Director: Kurando Mitsutake
Writer: Kurando Mitsutake
Cast: Hayate, David Sakurai, Asami, Katarina Leigh Waters, Mana Sakura, Kirk Geiger, Noriaki Kamata, Kirk Geiger, Tomm Voss, Jeffrey James Lippold
Running Time: 85 min
By Paul Bramhall
Japanese action cinema has a history of making movies that act as a showcase for the karate skills of the stars that headline them, from Ken Kazama in Karate from Shaolin Temple back in 1976, to Rina Takeda in 2009’s High Kick Girl. Unfortunately, outside the likes of Yasuaki Kurata, and Japan Action Club alumni Sonny Chiba, Estsuko Shihomi, and Hiroyuki Sanada, few action stars from Japan have really shown a level of longevity compared with their Hong Kong counterparts. In part, this can be put down to the karate movie rarely being seen as something other than exploitation fare. While there have been a handful of more serious attempts in recent years (Shunichi Nagasaki’s Black Belt springs to mind), for many, karate movies will call to mind images of Sonny Chiba ripping some hapless fools balls off, or chopping someone in the head so hard their eye balls pop out.
At the end of the day, perhaps this isn’t such a bad thing, many of the 70’s karate movies that starred the likes of Chiba and Shihomi are fondly remembered for their hyper-violent nature and trashy approach to storytelling. Indeed it’s fair to say that one never has to look too far, to find someone willing to say they wish Japan would make a karate movie like they used to. Well, for those that miss those rib ripping, skull crushing, flesh flashing days of old, director Kurando Mitsutake is here to make your wish come true, and in the grand tradition of old, he’s doing so via showcasing the skills of a new karate talent.
Originally from Tokyo, Mitsutake graduated from the California Institute of Arts, and remains partly based in Los Angeles. After debuting in 2007 with Monster’s Don’t Get to Cry, the first signs of his style started to show in 2009’s sushi-western Samurai Avenger: The Blind Wolf, in which he also took on the lead role. However his real breakthrough came with 2014’s Gun Woman, which quickly gained a reputation thanks to featuring splatter genre stalwart and former pink actress Asami completely naked for most of the movies 2nd half. Gun Woman went on to win the Special Jury Prize at the 24th Yubari International Fantastic Film Festival, and it was at this same festival that the idea for Karate Kill was birthed.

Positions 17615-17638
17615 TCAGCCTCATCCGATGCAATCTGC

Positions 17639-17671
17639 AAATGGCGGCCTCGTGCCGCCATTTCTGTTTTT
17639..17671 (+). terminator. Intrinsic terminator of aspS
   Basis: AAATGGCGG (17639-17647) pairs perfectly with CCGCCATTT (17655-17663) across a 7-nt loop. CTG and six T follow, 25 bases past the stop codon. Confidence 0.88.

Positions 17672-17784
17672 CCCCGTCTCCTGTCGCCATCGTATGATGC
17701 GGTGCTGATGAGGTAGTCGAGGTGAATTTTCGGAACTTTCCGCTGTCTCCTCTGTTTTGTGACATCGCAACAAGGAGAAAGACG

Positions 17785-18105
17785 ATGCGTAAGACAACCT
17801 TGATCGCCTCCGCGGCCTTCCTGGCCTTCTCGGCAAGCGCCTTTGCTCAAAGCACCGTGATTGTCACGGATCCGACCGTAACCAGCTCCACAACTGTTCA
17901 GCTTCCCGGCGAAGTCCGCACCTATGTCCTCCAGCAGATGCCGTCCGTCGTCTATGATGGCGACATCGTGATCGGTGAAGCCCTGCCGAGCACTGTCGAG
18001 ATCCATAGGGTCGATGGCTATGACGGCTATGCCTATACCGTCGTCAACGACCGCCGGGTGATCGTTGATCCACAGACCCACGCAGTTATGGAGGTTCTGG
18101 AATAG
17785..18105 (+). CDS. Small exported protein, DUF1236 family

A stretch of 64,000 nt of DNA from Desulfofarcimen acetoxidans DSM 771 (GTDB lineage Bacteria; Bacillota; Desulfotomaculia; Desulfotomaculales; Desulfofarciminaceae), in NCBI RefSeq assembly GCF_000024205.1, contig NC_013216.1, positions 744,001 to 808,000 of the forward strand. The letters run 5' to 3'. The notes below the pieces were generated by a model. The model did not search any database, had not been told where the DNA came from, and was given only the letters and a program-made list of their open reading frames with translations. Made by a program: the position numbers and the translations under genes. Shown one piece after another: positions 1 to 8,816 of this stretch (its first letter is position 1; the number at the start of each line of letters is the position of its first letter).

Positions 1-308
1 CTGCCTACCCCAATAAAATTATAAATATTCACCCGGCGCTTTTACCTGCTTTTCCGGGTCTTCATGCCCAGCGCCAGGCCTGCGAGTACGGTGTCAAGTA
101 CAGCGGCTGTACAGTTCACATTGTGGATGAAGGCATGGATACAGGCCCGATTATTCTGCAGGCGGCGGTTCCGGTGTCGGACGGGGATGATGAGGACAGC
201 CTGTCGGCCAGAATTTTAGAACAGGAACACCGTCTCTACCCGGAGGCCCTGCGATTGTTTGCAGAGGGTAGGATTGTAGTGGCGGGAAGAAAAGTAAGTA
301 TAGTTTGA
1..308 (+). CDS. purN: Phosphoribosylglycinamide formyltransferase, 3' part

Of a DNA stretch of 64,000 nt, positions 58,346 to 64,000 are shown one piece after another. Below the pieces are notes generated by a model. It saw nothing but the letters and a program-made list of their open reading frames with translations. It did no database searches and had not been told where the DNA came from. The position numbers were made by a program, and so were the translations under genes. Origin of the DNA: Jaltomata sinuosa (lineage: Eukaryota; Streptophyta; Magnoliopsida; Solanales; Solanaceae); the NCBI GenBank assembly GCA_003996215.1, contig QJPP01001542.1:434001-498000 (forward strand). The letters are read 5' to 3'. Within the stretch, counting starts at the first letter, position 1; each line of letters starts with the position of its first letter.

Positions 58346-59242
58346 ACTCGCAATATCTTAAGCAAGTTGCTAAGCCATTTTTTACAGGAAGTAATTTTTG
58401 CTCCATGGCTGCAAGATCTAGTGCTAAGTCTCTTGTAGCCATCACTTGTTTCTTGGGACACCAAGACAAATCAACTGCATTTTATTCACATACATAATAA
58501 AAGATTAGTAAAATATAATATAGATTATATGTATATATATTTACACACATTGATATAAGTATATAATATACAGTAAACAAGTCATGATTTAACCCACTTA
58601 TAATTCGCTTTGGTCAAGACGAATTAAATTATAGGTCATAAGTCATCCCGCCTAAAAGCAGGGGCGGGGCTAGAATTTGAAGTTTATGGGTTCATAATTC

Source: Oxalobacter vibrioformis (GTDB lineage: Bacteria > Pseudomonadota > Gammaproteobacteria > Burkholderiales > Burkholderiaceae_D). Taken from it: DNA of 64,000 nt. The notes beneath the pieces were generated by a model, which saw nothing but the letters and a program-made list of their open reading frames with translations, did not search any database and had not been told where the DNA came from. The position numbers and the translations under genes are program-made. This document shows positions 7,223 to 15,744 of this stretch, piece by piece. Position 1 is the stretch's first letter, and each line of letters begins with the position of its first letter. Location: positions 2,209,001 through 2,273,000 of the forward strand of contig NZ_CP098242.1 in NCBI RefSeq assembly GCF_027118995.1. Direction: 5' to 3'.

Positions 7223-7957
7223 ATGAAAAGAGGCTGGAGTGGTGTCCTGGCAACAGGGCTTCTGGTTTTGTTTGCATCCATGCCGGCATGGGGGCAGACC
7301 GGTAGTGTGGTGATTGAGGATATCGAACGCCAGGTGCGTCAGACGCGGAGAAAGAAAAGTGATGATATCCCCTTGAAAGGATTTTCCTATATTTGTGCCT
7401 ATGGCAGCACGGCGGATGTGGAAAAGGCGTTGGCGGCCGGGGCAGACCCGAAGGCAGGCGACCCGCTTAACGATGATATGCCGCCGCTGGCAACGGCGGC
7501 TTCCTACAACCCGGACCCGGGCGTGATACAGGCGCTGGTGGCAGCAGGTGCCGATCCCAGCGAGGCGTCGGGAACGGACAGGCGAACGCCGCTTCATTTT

The man who would go on to become Karate Kill’s executive producer, Naoki Kubo, was also at the festival, and came with some cast members from the first movie he produced, the Rina Takeda featuring Danger Dolls. One of the lackeys from the movie, played by a gentleman simply called Hayate, was included in the entourage, however thanks to a mix of Yubari being a small town, and Hayate leaving it late to book accommodation, it looked to be impossible to find a place to stay. In the end, Kubo offered for Hayate to crash on his rooms couch, and at the time, Hayate had no idea how much of a martial arts enthusiast Kubo was, and Kubo has no idea that Hayate was a practitioner of karate of over 20 years.
Of course the pair got talking, and when Kubo asked Hayate to show him some moves, the producer was blown away, immediately declaring that he needed to make a movie with him as the star. As fate would have it, Kubo would also attend a screening of Gun Woman, and after being equally impressed by its insane finale, insisted that whoever directed it would be the perfect candidate to introduce Hayate’s lethal karate skills to the world. Hence, Karate Kill was born. So you have one karate practitioner with no acting experience and no passport, agreeing to star in a movie that’s going to be mostly filmed in the U.S., with a director at the helm who sites movies like Cannibal Holocaust and Lucio Fulci as influences. What can go wrong?
Thankfully, not a whole lot does, with Karate Kill indeed invoking the look and feel of those trashy karate exploitationers of the 70’s. The story is wafer thin – Hayate works a number of part-time jobs to support his sister studying in the U.S., since their parents died when they were still kids. However when she stops making contact for an extended period of time, he packs his bags and heads stateside to see what the deal is. It turns out she’d taken on work at a hostess bar to help make ends meet, and while there was abducted by a cult called Capital Messiah who stream snuff videos on the net, brainwashing their victims to pledge allegiance. With the help of a former abductee who managed to escape, played by Asami, the pair plan to both rescue Hayate’s sister, and wipe out the cult for good. Clocking in at a lean and mean 85 minutes, beyond the above description there’s little time for anything else.